Sunday, April 20, 2014

Mountain Climber Dev Log 04: The Measure of a Mountain Climber

April has been a busy month for me, but I finally carved out a weekend afternoon to implement some new features: win/loss conditions and stamina.

Click here to play the latest build. I recommend trying it in fullscreen mode by right-clicking the Unity player and selecting "Go Fullscreen".

The first change you'll probably notice is that the picks are different colors and there are matching semi-circles around the cursor. The different colors are to help players keep track of which pick is associated with which mouse button. The semi-circles are individual stamina meters for each pick. You'll notice they drain when you've got a pick pinned to the wall. They slowly recharge when not pinned, and if you're standing on a stable surface, they recharge quickly. If a pick's stamina meter runs out completely, that pick will become unpinned from the wall, which typically causes you to fall to your death.

Oh, that's another thing: you can now fall to your death. The game currently just prompts you to return to the main menu, but the important thing is that you can now lose the game. You can also win the game by climbing to the top of the mountain. The game even tracks how long it took you to summit the mountain, starting from when you first step off of the ground below. My best time is 37.625 seconds. Can you beat me at my own game? Post your best time in the comments below.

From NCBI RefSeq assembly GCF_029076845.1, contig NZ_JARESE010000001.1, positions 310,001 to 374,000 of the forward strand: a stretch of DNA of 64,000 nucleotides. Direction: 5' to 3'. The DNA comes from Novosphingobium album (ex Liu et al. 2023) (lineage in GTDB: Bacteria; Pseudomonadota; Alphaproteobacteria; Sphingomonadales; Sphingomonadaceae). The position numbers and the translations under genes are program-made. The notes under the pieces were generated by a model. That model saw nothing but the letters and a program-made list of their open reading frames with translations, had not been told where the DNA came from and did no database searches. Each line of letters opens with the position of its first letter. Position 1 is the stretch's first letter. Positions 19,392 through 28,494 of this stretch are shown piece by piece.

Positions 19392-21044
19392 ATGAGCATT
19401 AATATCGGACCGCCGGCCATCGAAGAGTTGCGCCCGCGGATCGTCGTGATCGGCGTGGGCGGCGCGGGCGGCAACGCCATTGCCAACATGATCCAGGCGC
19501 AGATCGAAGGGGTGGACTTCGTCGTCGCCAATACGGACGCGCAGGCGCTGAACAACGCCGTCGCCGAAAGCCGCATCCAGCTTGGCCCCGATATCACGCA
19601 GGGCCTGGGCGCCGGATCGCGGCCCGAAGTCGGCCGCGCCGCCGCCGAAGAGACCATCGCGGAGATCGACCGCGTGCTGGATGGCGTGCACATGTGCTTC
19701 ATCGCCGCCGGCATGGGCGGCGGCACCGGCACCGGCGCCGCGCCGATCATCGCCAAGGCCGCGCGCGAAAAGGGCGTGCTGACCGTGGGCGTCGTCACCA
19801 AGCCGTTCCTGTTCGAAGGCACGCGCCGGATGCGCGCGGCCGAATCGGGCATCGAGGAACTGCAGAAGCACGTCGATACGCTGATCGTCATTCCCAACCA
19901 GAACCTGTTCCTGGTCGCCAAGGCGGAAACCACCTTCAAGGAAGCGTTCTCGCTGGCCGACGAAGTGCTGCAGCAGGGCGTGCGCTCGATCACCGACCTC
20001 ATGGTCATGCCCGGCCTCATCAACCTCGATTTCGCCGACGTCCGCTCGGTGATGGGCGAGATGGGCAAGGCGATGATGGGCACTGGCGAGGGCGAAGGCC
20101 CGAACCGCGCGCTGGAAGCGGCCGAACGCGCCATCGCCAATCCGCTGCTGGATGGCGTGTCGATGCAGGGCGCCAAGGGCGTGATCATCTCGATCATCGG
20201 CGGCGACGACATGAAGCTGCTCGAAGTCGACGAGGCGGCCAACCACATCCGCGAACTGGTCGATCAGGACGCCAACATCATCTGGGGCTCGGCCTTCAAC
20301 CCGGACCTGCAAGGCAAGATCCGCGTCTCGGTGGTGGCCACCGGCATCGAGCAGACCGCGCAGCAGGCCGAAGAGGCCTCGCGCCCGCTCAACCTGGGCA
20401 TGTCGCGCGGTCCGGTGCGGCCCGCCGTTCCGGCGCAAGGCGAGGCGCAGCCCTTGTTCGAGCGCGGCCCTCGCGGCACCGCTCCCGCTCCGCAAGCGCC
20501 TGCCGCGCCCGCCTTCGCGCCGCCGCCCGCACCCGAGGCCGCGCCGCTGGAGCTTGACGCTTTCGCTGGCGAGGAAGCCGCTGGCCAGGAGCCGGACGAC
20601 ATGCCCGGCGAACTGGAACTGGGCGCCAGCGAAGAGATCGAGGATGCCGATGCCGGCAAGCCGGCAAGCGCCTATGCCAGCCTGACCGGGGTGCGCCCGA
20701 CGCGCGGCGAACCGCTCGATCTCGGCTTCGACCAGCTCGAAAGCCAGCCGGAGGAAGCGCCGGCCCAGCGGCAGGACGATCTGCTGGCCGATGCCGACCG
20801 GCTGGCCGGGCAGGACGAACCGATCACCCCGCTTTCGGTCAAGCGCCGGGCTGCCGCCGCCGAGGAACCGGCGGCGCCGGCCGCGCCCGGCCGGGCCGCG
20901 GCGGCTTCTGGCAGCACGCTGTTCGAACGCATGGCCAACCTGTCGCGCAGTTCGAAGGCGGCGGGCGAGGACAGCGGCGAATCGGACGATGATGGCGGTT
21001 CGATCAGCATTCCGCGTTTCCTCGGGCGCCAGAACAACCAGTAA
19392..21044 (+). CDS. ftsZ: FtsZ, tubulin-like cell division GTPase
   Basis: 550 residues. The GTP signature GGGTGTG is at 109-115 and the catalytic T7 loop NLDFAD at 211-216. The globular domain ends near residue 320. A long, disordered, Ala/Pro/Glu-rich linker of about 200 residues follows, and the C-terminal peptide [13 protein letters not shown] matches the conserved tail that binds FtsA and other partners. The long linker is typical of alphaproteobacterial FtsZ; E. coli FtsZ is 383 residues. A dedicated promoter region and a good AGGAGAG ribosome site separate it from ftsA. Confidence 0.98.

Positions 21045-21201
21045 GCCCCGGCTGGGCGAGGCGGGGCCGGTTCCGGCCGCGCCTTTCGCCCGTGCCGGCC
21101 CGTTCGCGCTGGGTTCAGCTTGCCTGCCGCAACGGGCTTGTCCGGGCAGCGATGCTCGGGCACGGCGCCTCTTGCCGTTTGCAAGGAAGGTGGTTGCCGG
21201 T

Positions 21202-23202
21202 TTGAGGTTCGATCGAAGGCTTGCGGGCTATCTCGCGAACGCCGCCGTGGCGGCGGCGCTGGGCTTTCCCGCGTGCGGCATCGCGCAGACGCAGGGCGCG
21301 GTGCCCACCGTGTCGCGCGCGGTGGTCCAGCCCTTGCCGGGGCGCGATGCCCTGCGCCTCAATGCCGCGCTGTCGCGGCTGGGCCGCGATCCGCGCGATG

Although all of these new features are still pretty unpolished, this is an important step in the prototype's development. Going forward, win and lose conditions give me some concrete heuristics for tweaking the player movement and terrain generation. When I make a change, I can measure its effect on the game quantitatively: does the new jump height result in faster times? Do steeper slopes on the terrain result in more fatal falls? Better still, this new quantitative game data can be gathered from playtesters instead of from my own playthroughs. How often do new players fall and die? What is their average time on a successful summit?

Going forward, I'll be soliciting playtests from new players and using my observations to decide where to focus my efforts. In fact, that bit where I challenged you to beat my time was a not-so-subtle effort to get more people playing the game. I'll probably subject some unsuspecting folks to in-person playtests, too.

Finally, I've been thinking about this project (and being distracted by ideas for new projects), so I figured I'd share my thought process. I fully intend to finish and release this game, but the question is what "finished" looks like. Some open questions:

- What would a bare-bones version of the game look like?
- What would a fully-realized version look like?
- How fun is the game, as is? How fun do I think it could be if I add a bunch of new features? In other words, what is the potential of this project?
- How much am I enjoying working on it?
- Shall I decide on a finished state for the game and work on it until I reach that state, or set a deadline for myself and work on it as much as I can until then?

I'd love to hear your thoughts, particularly on the "how fun is the game" question!